Women from the Midwest go further in schooling

Women from the Midwest go further in schooling

The Midwest of the country is the region where women go further ahead in their education, compared to all other Brazilian regions, and to men. Among them, 25.5% go to college, do postgraduation, or higher, while among men, the percentage is 16.6%. In the Southeast, the second place in female performance, the percentage of those who complete their undergraduate training - or go beyond - is 24.2%. This is what the indicators of intergenerational educational mobility of the Institute for Mobility and Social Development (IMDS) point to.

Another surprising fact is the extraordinary advance in time, when comparing the results of the National Household Sampling Survey (PNAD) in its 1996 and 2014 editions. In the 18 years that elapsed between the two surveys, the percentage more than tripled of women who manage to reach higher education or go beyond (it multiplied by 3.2 times). In no other region has anything similar happened, whether among men or women. The Brazilian average was an increase of two and a half times.

The most prominent case in the survey is of women between the ages of 55 and 64 at the time the surveys were carried out. That is, it is a comparison between the generations born at two different intervals. The first, between 1932 and 1941. The second covers births between 1950 and 1959. For this age group, the increase in access to higher education or higher levels of schooling was almost seven times greater, from 2.6% to 17 .8% the percentage of those who reach this higher schooling level. The comparison between sexes is one of the research possibilities in the panels of indicators available on the IMDS website (www.imdsbrasil.org). 

The greater schooling of women in the Midwest can be seen in the day-to-day life of university classrooms, as stated by the State Secretary of Education of the State of Goiás, Fátima Gavioli: “for each classroom with 30 students, today, the approximate coefficient is five boys per every 25 girls. If the course is IT, the proportion balances out at 50% for each side. But all other courses, including engineering, already have the number of women much higher than expected and than we imagined. [This is the case] even in veterinary medicine, and in all the other [medical professions] that until some time ago were predominantly male.”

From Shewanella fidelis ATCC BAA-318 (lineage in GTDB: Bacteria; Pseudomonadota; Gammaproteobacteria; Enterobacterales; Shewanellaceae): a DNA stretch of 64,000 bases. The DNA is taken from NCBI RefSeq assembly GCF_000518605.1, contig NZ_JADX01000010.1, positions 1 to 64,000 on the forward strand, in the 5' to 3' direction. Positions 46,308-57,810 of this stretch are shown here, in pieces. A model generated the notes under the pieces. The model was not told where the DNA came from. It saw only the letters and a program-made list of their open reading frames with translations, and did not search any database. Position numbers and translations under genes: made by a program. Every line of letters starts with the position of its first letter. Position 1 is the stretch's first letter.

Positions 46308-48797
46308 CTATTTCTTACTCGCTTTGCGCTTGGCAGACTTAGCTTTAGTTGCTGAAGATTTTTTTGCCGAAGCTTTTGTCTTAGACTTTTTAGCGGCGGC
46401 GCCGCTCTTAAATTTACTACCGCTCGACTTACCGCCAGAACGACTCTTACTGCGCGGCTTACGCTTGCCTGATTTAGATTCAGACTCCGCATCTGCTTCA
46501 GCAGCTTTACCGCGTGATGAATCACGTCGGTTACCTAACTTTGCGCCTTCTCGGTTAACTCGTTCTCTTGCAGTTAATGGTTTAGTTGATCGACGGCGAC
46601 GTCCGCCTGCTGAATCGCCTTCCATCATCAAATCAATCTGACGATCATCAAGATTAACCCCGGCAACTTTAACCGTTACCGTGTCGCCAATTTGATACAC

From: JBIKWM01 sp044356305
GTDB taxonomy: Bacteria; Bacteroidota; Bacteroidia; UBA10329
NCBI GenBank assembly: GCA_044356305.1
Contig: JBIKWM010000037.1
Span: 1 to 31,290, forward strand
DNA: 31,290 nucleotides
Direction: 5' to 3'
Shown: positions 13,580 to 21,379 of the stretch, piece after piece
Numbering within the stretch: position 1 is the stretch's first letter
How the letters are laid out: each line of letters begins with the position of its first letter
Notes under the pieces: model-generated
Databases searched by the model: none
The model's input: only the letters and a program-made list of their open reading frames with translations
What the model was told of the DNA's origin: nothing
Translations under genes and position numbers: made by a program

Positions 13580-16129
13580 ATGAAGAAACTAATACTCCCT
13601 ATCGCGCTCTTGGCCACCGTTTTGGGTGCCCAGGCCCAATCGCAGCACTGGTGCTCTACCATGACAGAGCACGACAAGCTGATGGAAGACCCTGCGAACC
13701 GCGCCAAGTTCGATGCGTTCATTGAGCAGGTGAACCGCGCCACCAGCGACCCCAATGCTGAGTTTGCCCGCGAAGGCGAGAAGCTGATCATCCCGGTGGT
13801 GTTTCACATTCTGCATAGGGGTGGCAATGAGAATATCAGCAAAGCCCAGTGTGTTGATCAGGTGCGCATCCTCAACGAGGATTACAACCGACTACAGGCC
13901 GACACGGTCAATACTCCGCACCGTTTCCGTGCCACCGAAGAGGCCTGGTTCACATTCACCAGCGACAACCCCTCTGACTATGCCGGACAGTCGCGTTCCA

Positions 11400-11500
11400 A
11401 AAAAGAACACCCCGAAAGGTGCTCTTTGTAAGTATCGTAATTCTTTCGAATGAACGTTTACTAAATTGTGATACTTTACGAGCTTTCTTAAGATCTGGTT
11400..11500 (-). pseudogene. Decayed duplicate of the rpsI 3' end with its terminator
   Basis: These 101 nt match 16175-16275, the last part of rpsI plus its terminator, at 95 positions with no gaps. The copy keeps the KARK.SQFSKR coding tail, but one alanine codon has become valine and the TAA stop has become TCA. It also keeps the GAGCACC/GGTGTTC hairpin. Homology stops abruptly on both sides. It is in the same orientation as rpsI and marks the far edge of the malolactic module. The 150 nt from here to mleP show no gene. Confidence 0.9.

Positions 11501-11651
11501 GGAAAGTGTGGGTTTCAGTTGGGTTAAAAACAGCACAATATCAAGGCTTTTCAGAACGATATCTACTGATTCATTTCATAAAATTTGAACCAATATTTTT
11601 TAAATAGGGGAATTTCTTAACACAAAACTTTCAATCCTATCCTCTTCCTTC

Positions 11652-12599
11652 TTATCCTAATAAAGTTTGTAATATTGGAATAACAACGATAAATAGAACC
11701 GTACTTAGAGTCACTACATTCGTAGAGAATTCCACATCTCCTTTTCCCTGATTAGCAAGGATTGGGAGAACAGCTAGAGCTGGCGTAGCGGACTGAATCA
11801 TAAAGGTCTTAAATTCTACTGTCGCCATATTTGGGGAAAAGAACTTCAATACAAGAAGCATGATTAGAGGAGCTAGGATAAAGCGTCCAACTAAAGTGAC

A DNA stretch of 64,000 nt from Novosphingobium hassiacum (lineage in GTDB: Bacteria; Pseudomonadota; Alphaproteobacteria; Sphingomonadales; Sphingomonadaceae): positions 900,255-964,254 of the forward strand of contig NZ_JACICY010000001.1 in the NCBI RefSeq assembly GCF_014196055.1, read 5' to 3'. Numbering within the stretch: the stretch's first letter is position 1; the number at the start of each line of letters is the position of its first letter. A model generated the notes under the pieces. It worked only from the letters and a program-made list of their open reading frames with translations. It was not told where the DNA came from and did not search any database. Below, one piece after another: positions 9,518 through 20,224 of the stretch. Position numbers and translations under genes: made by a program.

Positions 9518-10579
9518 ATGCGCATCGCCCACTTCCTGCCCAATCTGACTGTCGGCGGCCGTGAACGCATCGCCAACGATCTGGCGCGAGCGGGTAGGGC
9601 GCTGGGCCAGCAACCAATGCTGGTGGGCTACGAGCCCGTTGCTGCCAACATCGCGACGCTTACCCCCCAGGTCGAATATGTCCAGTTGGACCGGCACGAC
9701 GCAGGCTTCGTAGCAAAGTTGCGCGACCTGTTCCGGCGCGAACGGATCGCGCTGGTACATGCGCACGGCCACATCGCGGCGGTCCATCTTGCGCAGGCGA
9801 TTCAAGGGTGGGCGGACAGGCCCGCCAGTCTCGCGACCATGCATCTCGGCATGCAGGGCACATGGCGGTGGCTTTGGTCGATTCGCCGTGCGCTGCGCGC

The bad news, which affects men and women alike, is that the Midwest follows the national pattern of the low schooling trap. In the region, 56.7% of children of unschooled parents do not complete Elementary or Junior High School. In other words, they end up repeating the behavior of the previous generation that, as we all know, is a strong obstacle to any progress in life. An education, it bears repeating, is a decisive tool for increasing opportunities and fully developing possibilities for social mobility.

Its fundamental role is evidenced in the Region's own indicators: the data indicate that only 28.5% of children of unschooled parents complete High School or go beyond, whereas, among children of fathers with nothing more than incomplete Elementary or Junior High School education, the percentage of those who reach this same level rises to 55.4% - a leap of 26.9 percentage points.

On the topic “access to technology”, the indicator “type of Internet connection at home” shows that, amongst the Region's population, 48.86% of households where children of unschooled parents live, there is no access to the Internet. This percentage, lower than that observed in the Northeast (65.4%), North (61.6%) and South (51.4%) regions, is slightly higher than in the Southeast (44.4%). Despite the variation from one region to another, and the advances made, the national scenario, in the 21st century, is unsettling: without access to the Internet, the new generations have even less opportunity for social mobility.